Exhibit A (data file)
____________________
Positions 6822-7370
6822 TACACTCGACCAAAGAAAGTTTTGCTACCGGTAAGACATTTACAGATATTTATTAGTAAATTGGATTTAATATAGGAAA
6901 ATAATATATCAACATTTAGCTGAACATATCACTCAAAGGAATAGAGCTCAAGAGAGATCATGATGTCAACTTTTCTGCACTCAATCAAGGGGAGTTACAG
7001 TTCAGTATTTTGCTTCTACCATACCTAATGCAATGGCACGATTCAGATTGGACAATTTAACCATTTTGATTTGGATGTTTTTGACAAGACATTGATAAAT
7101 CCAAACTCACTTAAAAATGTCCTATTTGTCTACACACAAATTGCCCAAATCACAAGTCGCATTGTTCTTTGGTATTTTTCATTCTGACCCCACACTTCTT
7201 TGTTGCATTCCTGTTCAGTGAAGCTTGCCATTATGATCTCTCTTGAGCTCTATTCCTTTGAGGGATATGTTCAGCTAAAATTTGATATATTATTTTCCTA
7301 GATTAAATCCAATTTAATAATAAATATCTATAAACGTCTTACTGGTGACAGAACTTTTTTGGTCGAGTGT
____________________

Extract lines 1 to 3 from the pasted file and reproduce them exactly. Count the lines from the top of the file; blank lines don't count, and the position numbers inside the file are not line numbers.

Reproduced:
Positions 6822-7370
6822 TACACTCGACCAAAGAAAGTTTTGCTACCGGTAAGACATTTACAGATATTTATTAGTAAATTGGATTTAATATAGGAAA
6901 ATAATATATCAACATTTAGCTGAACATATCACTCAAAGGAATAGAGCTCAAGAGAGATCATGATGTCAACTTTTCTGCACTCAATCAAGGGGAGTTACAG